You can use the remove() method to remove an item from a set. You will need to use the item’s value as an argument if you wish to remove it. If you attempt to remove an item that does not exist, Python will throw an error.

fruitSet = {"Apple", "Orange", "Pear"}

fruitSet.remove("Orange")

print(fruitSet)

The output below shows that the item containing “Orange” was removed from the set.

python set.py
{'Apple', 'Pear'}

Using discard()

The discard() method is essentially the same as remove(). It accepts a single parameter: the value of the item you wish to discard. Attempting to remove an item that does not exist will result in an error.

fruitSet = {"Apple", "Orange", "Pear"}

fruitSet.discard("Orange")

print(fruitSet)

Below you can see that we successfully removed the item containing “Orange” from the set.

python set.py
{'Pear', 'Apple'}

Using pop()

You can use the pop() method to remove the last item in the set. However, since sets are unordered, the last item will be random, so you will not know which item will be removed.

The value of the item removed will be returned from the pop() method.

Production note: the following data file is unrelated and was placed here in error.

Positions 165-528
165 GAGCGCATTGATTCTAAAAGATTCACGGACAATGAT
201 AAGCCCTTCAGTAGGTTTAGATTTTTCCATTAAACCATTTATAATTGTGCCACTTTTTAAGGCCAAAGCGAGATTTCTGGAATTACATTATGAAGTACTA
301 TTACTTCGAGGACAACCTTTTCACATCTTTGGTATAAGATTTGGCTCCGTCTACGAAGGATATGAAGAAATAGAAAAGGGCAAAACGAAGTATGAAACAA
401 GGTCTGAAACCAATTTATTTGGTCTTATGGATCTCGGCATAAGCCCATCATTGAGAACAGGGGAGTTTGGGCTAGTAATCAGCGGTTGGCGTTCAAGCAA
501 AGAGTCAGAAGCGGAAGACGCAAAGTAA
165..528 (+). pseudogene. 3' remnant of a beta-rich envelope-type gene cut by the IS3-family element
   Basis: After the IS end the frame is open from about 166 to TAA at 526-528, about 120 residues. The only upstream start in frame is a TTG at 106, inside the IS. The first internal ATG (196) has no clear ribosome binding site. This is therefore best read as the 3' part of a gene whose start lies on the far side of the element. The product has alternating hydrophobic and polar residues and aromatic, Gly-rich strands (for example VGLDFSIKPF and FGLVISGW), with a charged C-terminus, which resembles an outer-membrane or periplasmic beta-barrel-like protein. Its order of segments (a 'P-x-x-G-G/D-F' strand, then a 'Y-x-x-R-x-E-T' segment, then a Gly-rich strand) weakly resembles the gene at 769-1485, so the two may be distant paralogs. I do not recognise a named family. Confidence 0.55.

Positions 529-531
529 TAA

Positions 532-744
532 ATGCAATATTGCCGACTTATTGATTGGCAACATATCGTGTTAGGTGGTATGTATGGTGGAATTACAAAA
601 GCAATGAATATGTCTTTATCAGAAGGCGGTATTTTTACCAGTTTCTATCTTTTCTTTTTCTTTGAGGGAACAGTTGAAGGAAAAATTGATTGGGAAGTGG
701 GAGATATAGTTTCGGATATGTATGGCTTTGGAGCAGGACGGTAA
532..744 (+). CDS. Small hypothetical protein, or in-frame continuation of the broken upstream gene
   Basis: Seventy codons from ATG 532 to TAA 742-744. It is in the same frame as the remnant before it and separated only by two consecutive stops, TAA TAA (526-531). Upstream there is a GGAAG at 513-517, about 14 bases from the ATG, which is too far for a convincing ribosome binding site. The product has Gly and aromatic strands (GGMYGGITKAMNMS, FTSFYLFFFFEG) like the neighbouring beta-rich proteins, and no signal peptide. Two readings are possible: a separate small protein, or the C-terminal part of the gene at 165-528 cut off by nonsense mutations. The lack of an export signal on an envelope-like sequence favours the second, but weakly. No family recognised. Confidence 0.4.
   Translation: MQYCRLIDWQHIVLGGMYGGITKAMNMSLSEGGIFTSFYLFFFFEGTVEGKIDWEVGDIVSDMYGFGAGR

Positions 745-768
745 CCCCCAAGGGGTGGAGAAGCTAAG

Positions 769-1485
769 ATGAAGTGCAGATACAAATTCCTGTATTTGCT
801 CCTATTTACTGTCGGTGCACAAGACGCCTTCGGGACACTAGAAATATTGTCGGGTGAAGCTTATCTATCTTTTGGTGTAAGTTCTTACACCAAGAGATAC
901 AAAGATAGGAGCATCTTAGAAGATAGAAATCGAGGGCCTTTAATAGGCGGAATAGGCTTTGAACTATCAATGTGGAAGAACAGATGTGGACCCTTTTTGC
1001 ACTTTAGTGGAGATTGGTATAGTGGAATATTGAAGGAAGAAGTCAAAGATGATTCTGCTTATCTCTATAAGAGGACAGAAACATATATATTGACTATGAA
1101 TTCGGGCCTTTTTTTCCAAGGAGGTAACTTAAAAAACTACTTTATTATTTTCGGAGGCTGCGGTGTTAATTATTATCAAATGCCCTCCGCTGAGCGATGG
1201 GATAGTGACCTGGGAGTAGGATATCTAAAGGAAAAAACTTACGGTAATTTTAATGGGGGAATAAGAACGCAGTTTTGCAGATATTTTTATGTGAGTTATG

Our example below uses pop to remove an item and store it in a variable. We output both the set and the variable containing the removed item.

fruitSet = {"Apple", "Orange", "Pear"}

popValue = fruitSet.pop()

print(fruitSet)

print("Removed " + popValue)

In the output below, you can see that we removed the last element and printed its value.

python set.py
{'Pear', 'Apple'}
Removed Orange

Using clear()

Use the clear() method if you wish to remove all items without removing the set itself. The example below demonstrates how to use clear() on a set.

fruitSet = {"Apple", "Orange", "Pear"}

fruitSet.clear()

print(fruitSet)

Since our set is empty, just “set” is outputted when we run the Python script.

python set.py
set()

Deleting a Set

You can use the del keyword to delete a set entirely. If you try to access the set after it has been deleted, Python will throw an error.

fruitSet = {"Apple", "Orange", "Pear"}

print(fruitSet)

del fruitSet

print(fruitSet)

The output below shows the set before and after it has been deleted. When we tried to print the deleted set, Python threw an error.

python set.py
{'Pear', 'Orange', 'Apple'}
Traceback (most recent call last):
  File "G:\Python\set.py", line 7, in <module>
    print(fruitSet)
NameError: name 'fruitSet' is not defined

Set Operators

You can use operators or methods to perform a range of different actions on a set. In this section, we will touch on some of the different ways you can interact with a set.

Set Union

Using the union operator or method will return a set that contains the original set items and the second set items. You can use union on multiple sets.